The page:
If you're already itemizing your deductions, you may as well add them in.  Every dollar helps.  If you aren't eligible for itemizing, then yeah, they aren't doing anything for you.



#41 CookieParty   Artist formerly known as Burritoman CAGiversary!   3260 Posts   Joined 11.5 Years Ago  

CookieParty

Posted 12 April 2015 - 03:19 AM

Woohoo! I got fucked on my taxes this year.

 

Not really fucked, but my wife's office changed accountants or something and they instructed her on how to fill out her W4 (I think that's the form, the one that decides how much to take out) and I owe about 2k.

 

Luckily we were able to save all year, but that just sucks.

 

Rat bastards is what they are.



#42 Chadt74   CAGoholic CAGiversary!   304 Posts   Joined 13.1 Years Ago  

Posted 12 April 2015 - 04:33 PM

DMC:

 

I'm not opposed to using those services, but I'd rather learn how to be able to do this on my own. Maybe use them just to make sure I'm doing it right. Seems like everyone's go-to is TurboTax, so I'll keep that in mind.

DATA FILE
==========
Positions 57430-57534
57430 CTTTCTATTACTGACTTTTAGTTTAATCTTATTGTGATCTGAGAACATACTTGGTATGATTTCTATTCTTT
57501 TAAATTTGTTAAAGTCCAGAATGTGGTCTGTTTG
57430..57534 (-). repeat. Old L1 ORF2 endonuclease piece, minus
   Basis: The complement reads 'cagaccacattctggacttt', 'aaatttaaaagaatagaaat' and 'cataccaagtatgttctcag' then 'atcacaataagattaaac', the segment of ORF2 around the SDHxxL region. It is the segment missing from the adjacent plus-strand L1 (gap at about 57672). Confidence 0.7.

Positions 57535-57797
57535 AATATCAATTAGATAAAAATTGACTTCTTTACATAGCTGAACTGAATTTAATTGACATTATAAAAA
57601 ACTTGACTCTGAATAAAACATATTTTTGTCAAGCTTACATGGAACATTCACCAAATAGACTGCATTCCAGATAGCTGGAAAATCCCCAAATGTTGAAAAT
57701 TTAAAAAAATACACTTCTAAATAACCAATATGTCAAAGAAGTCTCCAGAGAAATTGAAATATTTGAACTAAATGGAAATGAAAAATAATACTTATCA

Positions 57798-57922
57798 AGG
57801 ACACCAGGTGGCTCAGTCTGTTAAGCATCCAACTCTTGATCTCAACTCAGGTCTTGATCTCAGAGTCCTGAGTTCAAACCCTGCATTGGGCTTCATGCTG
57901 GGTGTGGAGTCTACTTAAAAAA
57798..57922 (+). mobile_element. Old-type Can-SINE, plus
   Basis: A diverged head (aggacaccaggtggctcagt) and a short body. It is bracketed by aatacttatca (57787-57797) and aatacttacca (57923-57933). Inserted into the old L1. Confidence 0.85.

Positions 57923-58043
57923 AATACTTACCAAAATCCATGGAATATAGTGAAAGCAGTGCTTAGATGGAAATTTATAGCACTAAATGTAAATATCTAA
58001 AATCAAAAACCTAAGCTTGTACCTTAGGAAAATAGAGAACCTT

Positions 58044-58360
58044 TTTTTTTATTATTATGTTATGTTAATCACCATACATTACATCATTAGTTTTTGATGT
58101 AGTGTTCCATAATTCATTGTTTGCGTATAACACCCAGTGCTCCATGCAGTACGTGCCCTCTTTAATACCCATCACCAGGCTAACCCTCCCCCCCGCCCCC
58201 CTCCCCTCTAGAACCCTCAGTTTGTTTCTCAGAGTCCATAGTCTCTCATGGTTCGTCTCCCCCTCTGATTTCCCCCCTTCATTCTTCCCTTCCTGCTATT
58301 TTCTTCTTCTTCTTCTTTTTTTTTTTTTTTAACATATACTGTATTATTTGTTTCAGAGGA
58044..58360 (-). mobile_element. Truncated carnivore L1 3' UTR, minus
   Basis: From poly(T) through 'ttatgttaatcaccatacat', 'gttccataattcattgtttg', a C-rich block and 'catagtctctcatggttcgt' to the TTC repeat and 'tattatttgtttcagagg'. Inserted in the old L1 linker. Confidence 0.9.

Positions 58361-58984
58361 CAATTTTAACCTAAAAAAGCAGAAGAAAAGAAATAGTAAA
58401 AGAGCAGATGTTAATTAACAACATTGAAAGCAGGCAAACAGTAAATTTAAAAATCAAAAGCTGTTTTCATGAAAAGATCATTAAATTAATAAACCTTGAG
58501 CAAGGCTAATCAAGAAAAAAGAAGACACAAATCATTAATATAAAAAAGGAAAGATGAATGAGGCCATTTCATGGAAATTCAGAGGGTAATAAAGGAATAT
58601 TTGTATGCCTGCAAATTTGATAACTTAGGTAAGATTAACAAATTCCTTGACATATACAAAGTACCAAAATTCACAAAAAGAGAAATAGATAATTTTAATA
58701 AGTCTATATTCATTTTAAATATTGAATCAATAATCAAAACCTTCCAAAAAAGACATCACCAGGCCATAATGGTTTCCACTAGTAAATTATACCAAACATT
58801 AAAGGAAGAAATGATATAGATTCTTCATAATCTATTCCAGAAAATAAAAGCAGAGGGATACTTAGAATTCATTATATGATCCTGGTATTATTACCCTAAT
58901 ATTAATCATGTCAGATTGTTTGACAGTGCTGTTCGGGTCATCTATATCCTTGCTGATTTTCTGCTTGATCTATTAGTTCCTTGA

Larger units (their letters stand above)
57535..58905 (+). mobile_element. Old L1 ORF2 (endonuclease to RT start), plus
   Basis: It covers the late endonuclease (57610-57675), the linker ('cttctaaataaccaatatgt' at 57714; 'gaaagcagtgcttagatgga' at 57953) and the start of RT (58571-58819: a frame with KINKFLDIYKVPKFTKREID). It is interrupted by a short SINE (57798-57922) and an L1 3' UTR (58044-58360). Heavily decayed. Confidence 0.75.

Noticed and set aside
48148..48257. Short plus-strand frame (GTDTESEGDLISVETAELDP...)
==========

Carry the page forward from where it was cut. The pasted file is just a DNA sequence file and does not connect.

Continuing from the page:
I would suggest going to the IRS website and looking up a form 1040 and printing that out along with the instructions and that would be the best was to start

 

http://www.irs.gov/p...s-pdf/f1040.pdf

http://www.irs.gov/p...pdf/i1040gi.pdf - note this is 104 pages long so printing might not be an option so keep it open and search for relevant terms

 

Most people file either a 1040 or 1040EZ.

 

Also the standard deduction is $6,200 and that is noted on the form 1040.  I started doing my own taxes at 19 along with my brothers and this is a skill you should know as it will help you 1)save money by not paying someone to fill out a simple form and 2)make better money decision due to your understanding of taxes.  Good luck and post any questions.



#43 Pookymeister   I like almonds Super Moderators   15649 Posts   Joined 14.6 Years Ago  

Pookymeister

Posted 15 April 2015 - 04:01 AM

Taxact is where it's at. $12 and easy interview process. Had something new this year (HSA contributions) and was simple.
Found out I can't get student loan interest deducted anymore though. Bastards.

#44 Navex   The Media Jerk CAGiversary!   1185 Posts   Joined 7.2 Years Ago  

Posted 27 April 2015 - 10:18 PM

If you're already itemizing your deductions, you may as well add them in.  Every dollar helps.  If you aren't eligible for itemizing, then yeah, they aren't doing anything for you.